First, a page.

Books we don’t read

For a long, long time now, I have been banging on to anyone who will listen (not many, admittedly) about declining literary standards. And now, here’s further evidence.

Only 4 years ago, a list was compiled (don’t ask me how) of the books we tend most to lie about having read. Topping that list were Great Expectations, Crime and Punishment, War and Peace, Nineteen Eighty Four and The Lord of the Rings – all sturdy, time-honoured classics. A similar list recently published is made up of books that, whatever merits they may have, are nowhere near so highbrow – The Hunger Games, The Girl with the Dragon Tattoo, Gone Girl, and the like. Even The Da Vinci Code.

(The only title the two lists have in common is The Lord of the Rings, and there, I do actually sympathise with the lying: I’ve lied about this one myself, as I explain here.)

One lies about books primarily, I guess, in order to impress. If I were to lie about books I have read, I’d say I’ve read The Shahnameh of Ferdowsi, Murasaki Shikibu’s The Tale of Genji, Wittgenstein’s Tractatus Logico-Philosophicus, and the like – books that will make me appear fiercely intellectual, or, at the very least, a bit less of a shithead. I don’t really see why I would want to lie about having read The Da Vinci Code. I don’t really see why anyone would.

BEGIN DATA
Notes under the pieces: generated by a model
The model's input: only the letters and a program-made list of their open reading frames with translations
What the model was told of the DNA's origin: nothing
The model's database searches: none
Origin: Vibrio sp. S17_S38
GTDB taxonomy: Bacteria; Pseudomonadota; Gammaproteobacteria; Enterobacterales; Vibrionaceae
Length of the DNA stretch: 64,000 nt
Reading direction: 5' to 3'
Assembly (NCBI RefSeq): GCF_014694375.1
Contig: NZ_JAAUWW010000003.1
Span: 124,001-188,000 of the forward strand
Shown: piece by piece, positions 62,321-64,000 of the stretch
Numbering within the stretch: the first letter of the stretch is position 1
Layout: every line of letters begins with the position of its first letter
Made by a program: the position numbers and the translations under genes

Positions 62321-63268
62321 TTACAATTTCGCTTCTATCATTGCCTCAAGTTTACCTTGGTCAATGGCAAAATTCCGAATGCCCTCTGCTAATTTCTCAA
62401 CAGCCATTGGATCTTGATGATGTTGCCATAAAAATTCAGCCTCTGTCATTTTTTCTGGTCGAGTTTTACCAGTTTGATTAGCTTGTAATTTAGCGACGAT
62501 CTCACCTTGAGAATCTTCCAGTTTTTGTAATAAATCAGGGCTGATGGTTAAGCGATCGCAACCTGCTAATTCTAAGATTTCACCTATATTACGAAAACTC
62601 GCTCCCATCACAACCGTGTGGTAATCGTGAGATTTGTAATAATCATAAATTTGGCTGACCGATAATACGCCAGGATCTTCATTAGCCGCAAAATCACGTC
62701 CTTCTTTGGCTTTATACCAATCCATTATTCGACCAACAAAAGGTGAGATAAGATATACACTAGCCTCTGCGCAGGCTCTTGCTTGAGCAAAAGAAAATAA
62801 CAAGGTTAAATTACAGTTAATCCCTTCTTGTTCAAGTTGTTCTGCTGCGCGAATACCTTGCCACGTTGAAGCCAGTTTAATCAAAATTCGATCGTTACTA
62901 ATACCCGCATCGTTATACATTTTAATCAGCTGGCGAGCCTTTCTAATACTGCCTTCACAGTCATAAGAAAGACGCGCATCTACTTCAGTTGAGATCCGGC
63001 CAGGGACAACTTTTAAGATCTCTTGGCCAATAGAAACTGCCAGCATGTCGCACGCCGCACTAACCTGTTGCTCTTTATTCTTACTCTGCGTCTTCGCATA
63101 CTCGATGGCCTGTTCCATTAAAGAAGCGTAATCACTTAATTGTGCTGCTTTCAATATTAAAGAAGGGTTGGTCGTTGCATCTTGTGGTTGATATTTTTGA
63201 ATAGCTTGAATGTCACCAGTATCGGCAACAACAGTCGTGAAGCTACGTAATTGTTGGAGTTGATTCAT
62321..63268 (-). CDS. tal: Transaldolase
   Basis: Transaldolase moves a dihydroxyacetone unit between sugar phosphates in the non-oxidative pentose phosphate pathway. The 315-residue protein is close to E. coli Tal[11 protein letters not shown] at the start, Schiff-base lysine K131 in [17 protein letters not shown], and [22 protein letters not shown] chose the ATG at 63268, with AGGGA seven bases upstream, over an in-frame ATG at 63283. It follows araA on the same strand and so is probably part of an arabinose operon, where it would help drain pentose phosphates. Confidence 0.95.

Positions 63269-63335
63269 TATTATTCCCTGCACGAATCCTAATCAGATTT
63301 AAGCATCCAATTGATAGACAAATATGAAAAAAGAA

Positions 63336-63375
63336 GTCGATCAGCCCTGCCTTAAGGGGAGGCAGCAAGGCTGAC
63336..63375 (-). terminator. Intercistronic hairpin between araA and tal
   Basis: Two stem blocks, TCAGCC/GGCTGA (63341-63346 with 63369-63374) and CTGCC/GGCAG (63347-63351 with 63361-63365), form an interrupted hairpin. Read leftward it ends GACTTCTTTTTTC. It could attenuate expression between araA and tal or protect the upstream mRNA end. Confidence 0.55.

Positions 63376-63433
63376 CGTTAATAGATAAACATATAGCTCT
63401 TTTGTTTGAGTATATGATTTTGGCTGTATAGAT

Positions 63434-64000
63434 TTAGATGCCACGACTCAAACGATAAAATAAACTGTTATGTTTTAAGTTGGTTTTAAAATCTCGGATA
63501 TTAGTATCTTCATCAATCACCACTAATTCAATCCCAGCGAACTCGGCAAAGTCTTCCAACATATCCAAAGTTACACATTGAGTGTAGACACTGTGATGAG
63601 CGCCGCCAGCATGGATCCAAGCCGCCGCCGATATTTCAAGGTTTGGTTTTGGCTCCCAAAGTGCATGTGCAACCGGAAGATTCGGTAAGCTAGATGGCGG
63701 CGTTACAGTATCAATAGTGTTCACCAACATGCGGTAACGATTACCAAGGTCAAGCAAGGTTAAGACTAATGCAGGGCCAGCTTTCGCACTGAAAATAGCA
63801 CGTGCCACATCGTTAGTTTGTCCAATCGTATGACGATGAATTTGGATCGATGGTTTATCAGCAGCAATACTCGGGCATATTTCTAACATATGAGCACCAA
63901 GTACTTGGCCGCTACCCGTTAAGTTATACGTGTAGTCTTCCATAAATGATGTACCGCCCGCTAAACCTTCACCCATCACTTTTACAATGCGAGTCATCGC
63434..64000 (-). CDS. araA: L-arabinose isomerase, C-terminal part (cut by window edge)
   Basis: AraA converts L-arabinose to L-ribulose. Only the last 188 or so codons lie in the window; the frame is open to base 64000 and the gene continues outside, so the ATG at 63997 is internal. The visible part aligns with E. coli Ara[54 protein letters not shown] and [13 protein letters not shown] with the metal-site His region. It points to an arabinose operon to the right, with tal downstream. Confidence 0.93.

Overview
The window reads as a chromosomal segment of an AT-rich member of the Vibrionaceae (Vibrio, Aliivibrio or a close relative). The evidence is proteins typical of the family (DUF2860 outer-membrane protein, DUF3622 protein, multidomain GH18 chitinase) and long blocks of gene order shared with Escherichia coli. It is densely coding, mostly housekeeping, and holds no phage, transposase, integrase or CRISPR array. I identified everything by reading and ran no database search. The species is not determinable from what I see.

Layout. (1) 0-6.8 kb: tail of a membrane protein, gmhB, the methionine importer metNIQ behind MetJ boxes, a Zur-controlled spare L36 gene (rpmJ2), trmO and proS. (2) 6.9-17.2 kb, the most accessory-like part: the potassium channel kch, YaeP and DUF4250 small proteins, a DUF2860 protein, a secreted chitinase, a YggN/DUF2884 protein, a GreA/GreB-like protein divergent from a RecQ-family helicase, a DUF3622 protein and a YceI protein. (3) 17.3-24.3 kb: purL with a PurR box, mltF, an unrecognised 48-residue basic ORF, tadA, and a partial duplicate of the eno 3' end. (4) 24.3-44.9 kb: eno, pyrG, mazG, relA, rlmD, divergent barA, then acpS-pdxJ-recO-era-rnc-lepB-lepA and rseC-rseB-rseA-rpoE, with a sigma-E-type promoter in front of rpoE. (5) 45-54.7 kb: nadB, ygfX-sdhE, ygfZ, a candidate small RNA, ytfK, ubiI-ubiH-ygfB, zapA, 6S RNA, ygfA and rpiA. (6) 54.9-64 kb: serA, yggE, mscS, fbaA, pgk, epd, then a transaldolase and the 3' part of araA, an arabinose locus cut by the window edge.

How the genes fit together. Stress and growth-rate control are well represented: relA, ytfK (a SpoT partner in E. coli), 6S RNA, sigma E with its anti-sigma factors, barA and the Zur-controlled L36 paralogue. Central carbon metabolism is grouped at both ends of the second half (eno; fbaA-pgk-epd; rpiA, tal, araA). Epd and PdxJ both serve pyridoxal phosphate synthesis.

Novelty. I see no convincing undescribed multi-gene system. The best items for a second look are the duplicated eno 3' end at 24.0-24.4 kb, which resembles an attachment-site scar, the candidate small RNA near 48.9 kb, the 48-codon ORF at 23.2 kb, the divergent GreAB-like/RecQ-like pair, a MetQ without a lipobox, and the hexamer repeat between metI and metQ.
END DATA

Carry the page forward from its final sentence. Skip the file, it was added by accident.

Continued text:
And here, it seems to me, is irrefutable evidence of the decline in our literary standards: we’ve stopped not reading challenging books.

O tempora! O mores!

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25 responses to this post.

  1. Posted by Jonathan on May 12, 2017 at 12:50 pm

    It may depend on the audience we’re lying to, I guess. If you were in a pub chatting to some non-readers then you may not admit to reading anything more than The Sun. I regularly come across people who say they’ve never read a book.

    I only half-read Heidegger’s ‘Being and Time’. I’d probably lie about reading and understanding that dense book.

    Reply

    • The problem with saying you’ve read something when you haven’t is that it’s all too easy to get caught out!
      When I am with people who aren’t readers, I generally don’t talk about books anyway. My non-reader friends accept me as a bit if an eccentric, I think. I don’t think I’ve ever pretended not to gave read a book, when I have!